Fostering a love of reading can help set your little one up for academic success. It can also set the stage for a lifetime of enjoyment. But, just how do you teach your toddler to love reading? I have outlined a few tips below.
Well, maybe not a “slugger.” More like a clunker.
His pitching is anything but fast, his tiny hands can barely close his glove, let alone catch with it, and he usually forgets to run the bases when his bat finally makes contact with the ball.
I’ll be honest – I burst into tears.
At first I didn’t believe it. Emmett’s friend (who is nine) had been sitting with him looking at a book when she alerted me: Emmett can read. I said, “What?! Really? Are you sure?”
“Watch,” was her response.
When the temperature sneaks above 20 and the sun pokes out of the winter grey, I seize the opportunity to take my son skiing.
He’s gone a handful of times, and each trip out to the slopes is a clean slate.
As parents we often exhaust ourselves prodding our kids to use their manners:
“Remember to say please.”
“How do you ask nicely?”
“What’s the magic word?”
“What do you say now?”
We want them to be polite, appreciative, socially appropriate beings, and sometimes forcing them to use manners doesn’t feel like the most effective or authentic way to do it.
It’s a drizzly, dreary afternoon. The blocks have towered and the cars have raced and the crayons have drawn. But it’s still drizzly and dreary.
Cue the whining.
My son’s new favorite I’m-bored-phrase is “but who will play with me?”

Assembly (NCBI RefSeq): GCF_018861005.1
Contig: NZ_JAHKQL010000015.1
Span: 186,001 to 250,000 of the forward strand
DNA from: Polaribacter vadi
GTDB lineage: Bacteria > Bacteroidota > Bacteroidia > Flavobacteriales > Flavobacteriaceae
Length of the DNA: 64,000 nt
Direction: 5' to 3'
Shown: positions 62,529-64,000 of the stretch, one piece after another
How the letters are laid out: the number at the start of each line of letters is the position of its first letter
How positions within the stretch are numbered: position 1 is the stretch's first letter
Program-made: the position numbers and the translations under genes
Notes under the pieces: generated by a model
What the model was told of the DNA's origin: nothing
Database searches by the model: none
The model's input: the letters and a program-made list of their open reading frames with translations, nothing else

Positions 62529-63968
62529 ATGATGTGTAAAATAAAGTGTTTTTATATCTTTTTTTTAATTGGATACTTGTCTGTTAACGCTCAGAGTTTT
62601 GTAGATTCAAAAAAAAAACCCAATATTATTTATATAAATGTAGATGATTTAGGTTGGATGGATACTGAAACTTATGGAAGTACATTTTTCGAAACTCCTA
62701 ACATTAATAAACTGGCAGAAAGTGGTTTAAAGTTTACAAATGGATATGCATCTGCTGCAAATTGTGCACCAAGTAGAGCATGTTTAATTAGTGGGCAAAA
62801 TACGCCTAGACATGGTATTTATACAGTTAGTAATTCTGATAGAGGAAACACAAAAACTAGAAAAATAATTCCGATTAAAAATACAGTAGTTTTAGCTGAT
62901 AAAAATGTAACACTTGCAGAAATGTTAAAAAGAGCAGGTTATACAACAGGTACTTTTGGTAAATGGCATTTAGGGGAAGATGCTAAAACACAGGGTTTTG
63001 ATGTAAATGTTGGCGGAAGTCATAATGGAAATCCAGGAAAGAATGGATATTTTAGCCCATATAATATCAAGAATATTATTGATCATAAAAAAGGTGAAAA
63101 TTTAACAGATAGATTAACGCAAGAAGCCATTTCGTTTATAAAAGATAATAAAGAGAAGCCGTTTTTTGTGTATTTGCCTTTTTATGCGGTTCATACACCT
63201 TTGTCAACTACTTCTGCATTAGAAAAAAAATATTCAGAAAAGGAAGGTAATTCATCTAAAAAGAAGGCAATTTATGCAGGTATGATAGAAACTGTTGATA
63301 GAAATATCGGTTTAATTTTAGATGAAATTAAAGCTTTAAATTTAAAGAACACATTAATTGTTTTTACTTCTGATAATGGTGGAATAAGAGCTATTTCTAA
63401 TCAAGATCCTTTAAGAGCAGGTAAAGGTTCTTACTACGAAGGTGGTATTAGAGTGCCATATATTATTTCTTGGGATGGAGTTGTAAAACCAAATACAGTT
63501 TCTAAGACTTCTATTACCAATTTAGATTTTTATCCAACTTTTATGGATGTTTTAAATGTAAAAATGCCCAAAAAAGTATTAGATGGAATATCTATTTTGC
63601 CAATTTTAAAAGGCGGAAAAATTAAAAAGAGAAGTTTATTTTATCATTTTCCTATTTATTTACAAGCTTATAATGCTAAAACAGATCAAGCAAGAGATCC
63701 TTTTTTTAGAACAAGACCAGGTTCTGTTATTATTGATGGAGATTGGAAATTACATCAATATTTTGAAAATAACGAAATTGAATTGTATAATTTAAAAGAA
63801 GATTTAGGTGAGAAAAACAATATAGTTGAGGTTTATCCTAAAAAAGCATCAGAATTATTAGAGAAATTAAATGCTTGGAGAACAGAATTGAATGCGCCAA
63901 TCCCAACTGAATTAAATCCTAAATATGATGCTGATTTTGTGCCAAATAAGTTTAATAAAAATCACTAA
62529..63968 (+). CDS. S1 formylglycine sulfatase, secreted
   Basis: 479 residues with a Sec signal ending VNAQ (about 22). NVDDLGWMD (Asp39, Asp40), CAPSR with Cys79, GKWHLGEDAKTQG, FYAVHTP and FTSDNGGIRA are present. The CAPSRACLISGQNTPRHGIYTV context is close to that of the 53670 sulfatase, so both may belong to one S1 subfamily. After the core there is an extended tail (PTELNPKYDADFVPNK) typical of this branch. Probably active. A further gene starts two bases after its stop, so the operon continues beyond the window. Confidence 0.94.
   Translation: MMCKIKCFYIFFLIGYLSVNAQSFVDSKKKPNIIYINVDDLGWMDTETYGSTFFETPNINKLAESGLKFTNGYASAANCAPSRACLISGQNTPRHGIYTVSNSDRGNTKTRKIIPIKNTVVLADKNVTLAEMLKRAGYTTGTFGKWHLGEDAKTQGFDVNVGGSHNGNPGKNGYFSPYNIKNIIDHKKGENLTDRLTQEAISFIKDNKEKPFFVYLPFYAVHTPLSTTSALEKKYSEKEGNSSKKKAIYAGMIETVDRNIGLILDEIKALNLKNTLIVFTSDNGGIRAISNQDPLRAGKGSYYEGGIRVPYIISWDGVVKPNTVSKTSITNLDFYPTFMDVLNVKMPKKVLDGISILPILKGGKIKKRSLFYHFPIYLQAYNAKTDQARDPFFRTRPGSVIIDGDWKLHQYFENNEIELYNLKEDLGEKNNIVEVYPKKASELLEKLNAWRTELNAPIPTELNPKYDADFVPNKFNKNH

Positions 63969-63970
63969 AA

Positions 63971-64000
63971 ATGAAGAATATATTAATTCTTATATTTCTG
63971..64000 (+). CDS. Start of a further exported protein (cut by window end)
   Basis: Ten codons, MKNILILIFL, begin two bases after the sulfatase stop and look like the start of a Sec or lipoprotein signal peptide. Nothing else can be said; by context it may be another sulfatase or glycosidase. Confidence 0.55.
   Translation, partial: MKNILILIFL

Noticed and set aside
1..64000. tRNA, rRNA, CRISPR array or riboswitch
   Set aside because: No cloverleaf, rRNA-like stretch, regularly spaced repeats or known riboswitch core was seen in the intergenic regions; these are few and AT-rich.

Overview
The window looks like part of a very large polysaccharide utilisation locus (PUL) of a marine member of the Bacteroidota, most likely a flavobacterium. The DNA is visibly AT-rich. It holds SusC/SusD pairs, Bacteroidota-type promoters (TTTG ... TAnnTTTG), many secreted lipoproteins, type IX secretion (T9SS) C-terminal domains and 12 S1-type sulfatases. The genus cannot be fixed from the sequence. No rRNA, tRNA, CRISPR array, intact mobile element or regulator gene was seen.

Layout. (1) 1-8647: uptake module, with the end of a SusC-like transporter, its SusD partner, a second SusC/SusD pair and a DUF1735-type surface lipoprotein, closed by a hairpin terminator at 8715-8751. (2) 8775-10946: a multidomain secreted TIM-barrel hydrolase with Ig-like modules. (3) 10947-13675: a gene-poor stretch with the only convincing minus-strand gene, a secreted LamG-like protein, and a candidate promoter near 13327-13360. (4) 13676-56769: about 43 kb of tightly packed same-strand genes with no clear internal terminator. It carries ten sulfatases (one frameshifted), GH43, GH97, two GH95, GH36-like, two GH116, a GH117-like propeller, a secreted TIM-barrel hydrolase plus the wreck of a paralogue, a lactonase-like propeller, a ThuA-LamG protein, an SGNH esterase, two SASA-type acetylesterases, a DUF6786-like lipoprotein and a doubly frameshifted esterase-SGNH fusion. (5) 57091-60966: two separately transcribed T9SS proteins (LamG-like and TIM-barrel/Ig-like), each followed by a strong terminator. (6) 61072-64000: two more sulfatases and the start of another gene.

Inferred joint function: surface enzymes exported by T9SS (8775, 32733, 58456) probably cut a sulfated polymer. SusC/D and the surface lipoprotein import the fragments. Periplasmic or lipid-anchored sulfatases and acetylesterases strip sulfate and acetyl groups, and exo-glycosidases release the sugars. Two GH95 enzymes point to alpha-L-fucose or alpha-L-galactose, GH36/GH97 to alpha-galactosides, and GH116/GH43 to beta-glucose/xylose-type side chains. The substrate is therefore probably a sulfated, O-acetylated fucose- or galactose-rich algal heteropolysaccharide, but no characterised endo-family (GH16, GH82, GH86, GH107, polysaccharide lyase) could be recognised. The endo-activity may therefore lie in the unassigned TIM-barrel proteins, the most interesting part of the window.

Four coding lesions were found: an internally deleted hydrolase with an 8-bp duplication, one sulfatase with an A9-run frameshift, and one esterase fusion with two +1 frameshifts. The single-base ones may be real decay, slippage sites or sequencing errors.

That’s when it’s time for the box.
You may witness a multitude of emotions within any given day – unfettered giggles rising from deep in his belly, tender moments of quiet affection, loud protests of untamable anger, and tears of heartbreaking sadness.
Sure, all toddlers carry a strain of drama queen.
…then you are quite familiar with “the look.
It’s no longer the oblivious, “Gee, climbing on top of the couch is such fun!” expression. At least that one carried pure ignorance to the actual danger or unlawfulness of the behavior.
No, this “look” is a new level of testing, of pushing boundaries of which he is well aware.
If you live with a toddler, you’ve probably seen the blog Reasons my Son is Crying. You may have even submitted to it. I know. A typical conversation in my house goes something like this:
Him: “Mama, please I can have a samich?”
If you’re a parent and your child is afraid of the dark, then you probably find yourself in your child’s room more often than in your own throughout the night. You startle awake to the staring eyes of a toddler standing next to your bed.